A call to action: Make the 2016 WHA the first achievement of the Decade of Action on nutrition

July 5, 2016 by Bee -


Delegates adopted 2 resolutions on nutrition. The first, drawn up in response to the recently launched UN Decade of Action on Nutrition from 2016 to 2025, urges countries to make concrete policy and financial commitments to improve people’s diets, and report back regularly on those policies and investments.

It calls on UN bodies to guide and implement national nutrition programmes and support monitoring and reporting mechanisms. It specifically requests that WHO and FAO work together to help countries develop, strengthen and implement their plans and maintain an open access database of commitments for public accountability.

The second welcomed WHO guidance on ending the inappropriate promotion of foods for infants and young children. The guidance clarifies that, in order to protect, promote and support breastfeeding, the marketing of “follow-up formula” and “growing-up milks”—targeted for consumption by babies aged 6 months to 3 years—should be regulated in just the same manner as infant formula for 0 to 6-month-olds is. This recommendation is in line with the International Code of Marketing of Breast-milk Substitutes adopted by the World Health Assembly in 1981. Milk that is marketed as a general family food is not covered by the guidance, since it is not marketed specifically for feeding of infants and young children.

In light of the poor nutritional quality of some food and beverages marketed to infants and young children, the WHO guidance also indicates that foods for infants and young children should be promoted only if they meet standards for composition, safety, quality and nutrient levels and are in-line with national dietary guidelines.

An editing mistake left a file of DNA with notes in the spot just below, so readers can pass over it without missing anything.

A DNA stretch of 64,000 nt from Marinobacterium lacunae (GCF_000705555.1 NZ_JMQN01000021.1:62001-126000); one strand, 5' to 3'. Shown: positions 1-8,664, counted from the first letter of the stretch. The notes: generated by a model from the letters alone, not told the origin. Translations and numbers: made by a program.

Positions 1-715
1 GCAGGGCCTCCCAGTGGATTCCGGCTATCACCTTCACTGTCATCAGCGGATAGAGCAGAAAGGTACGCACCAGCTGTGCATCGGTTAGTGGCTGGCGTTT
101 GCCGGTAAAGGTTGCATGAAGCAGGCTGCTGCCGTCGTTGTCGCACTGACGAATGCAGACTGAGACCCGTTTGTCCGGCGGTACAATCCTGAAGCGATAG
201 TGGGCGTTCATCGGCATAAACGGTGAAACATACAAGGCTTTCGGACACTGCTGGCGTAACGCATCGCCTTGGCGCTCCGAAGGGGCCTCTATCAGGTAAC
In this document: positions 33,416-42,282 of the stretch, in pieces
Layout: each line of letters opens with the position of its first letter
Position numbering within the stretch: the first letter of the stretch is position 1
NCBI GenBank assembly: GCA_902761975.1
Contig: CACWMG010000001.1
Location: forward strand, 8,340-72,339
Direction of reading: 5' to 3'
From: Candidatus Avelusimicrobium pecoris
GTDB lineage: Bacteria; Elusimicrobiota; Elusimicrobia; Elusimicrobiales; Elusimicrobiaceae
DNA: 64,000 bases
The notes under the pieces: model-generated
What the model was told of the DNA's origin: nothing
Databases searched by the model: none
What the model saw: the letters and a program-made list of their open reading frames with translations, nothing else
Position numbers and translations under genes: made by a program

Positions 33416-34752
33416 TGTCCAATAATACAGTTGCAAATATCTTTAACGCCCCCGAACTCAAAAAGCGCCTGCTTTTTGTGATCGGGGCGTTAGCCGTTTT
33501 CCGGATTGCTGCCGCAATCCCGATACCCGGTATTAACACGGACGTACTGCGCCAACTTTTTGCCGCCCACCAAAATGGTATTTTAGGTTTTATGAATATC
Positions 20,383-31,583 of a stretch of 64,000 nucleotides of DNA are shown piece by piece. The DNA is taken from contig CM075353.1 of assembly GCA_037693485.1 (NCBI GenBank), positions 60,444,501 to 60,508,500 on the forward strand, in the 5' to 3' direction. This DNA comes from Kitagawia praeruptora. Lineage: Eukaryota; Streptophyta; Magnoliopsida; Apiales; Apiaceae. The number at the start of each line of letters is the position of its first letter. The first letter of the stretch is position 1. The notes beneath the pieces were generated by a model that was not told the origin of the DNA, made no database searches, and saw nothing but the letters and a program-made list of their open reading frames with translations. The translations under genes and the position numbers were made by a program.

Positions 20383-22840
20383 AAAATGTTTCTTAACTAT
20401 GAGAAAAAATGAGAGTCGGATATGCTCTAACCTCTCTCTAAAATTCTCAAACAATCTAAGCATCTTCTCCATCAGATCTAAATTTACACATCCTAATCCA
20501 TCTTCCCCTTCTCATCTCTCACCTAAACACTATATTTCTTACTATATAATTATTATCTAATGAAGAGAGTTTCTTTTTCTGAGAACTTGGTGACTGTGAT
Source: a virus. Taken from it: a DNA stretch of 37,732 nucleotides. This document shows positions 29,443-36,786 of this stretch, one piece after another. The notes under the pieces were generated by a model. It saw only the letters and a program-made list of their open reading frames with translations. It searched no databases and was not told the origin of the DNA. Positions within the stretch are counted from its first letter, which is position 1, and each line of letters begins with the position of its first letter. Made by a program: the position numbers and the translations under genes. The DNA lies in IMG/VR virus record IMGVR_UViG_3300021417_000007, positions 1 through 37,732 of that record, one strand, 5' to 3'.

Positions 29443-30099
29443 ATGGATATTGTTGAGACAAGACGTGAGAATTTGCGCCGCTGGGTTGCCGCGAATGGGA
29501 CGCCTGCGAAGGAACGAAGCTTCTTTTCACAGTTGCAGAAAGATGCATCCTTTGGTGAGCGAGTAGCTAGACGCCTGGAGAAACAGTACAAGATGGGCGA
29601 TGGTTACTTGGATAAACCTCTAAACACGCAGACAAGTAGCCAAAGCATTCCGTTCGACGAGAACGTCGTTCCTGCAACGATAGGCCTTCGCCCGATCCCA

The guidance also lays out key principles of how health professionals should interact with companies that market complementary foods. It recommends that health professionals do not accept gifts or free samples from these companies. They should not distribute samples, coupons, or products to families nor allow the companies to provide education or market foods through their health facilities. The guidance also recommends that companies do not sponsor meetings of health professionals.

The resolution urges countries, health professionals, the food industry, and the media to implement the guidance. In the resolution, countries also requested support from WHO to implement the guidance and monitor and evaluate its impact on infant and young child nutrition. They asked WHO to work with other international organizations on promoting national implementation of the guidance, and to report back to the Assembly in 2018 and 2020.

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